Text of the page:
One hardly can avoid the mention of the fact that the foundations of Bishop Coxe's deeply religious nature were laid among influences quite foreign, ecclesiastically and theologically, to those which reared and completed his final character. But the fact is that the attraction of the Church, to such a nature as Bishop Coxe had from his birth, was very strong. It was the magnet to the magnetized iron. Encouraged in his preference by his mother, it is a pleasure to know that, in spite of the natural reluctance and regret which such a separation involved, his father recognized the son's call, and consented to his entering the Ministry of the Church. As the editorial in the Hartfort Daily Courant put it: "Presbyterian born, he was never, even as a boy, at home or at ease in Presbyterianism. Prelacy and Prayer Book claimed him for their own, and their own he became."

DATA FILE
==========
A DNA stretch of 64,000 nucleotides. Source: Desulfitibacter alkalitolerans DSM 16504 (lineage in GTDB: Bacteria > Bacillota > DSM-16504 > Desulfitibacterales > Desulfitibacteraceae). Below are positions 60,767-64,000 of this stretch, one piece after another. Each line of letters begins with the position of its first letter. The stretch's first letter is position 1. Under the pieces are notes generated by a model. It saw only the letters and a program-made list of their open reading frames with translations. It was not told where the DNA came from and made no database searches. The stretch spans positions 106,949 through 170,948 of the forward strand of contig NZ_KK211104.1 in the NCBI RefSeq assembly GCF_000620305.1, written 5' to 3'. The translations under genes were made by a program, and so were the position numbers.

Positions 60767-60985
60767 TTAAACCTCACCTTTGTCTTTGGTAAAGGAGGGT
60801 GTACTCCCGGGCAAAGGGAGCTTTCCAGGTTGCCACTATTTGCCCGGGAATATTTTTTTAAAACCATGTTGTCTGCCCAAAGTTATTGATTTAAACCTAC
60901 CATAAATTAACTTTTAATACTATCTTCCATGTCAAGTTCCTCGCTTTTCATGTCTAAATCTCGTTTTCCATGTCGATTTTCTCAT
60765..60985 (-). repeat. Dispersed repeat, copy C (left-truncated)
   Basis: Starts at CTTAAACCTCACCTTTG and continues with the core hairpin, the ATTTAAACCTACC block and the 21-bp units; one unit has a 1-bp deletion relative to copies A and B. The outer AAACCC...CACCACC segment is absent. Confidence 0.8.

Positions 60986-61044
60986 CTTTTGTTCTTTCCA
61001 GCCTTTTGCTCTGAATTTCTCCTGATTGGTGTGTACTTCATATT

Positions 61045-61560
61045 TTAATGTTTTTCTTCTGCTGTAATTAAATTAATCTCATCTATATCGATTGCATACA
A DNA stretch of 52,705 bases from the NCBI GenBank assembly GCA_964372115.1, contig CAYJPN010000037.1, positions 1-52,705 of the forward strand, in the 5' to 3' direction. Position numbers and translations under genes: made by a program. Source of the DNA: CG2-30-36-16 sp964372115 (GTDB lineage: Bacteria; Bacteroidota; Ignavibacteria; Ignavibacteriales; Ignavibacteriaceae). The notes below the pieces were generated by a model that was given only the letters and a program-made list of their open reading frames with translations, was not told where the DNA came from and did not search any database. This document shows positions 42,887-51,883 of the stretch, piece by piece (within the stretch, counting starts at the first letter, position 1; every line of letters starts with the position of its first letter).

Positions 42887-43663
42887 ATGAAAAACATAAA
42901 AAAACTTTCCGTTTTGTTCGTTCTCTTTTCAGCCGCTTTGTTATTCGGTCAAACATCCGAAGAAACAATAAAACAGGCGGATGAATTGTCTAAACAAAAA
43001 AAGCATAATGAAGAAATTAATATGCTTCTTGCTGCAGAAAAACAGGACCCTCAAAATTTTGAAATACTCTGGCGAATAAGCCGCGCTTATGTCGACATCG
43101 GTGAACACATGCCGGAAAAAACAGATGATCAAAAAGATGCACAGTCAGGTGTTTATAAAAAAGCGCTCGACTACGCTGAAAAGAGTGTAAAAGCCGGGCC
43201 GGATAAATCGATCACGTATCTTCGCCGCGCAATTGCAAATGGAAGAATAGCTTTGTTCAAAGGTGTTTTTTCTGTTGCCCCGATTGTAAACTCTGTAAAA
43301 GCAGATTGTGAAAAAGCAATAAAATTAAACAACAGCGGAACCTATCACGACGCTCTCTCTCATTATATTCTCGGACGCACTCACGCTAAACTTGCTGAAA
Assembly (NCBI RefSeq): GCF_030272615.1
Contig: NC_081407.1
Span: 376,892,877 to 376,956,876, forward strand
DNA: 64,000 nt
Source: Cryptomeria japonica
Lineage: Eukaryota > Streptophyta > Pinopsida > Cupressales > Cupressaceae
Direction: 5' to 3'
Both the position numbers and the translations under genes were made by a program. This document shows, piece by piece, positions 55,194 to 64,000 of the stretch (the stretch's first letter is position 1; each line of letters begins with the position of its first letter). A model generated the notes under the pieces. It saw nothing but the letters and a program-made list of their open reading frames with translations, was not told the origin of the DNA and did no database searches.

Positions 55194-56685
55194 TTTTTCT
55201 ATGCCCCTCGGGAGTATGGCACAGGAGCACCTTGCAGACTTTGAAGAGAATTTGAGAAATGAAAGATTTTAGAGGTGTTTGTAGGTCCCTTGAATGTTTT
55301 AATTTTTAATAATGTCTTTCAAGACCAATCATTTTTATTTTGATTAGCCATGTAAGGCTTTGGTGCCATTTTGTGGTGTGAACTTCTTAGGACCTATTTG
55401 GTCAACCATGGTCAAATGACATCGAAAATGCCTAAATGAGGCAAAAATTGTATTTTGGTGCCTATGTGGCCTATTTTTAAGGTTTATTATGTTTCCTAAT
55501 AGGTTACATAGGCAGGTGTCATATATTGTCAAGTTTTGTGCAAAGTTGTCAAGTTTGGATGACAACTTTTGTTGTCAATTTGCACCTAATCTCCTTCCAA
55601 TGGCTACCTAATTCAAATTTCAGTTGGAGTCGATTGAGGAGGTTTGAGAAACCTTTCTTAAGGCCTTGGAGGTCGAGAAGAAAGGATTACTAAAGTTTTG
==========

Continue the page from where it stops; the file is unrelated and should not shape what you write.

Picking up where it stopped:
A single boyish incident tells the story of the intensity of his feeling and the power of the attraction; for, on one occasion, going to morning service, during which a storm began, he preferred to remain in the building and allow himself to be locked up in the interval before the afternoon service, because he was afraid that if he went home he would not be allowed to return through the rain.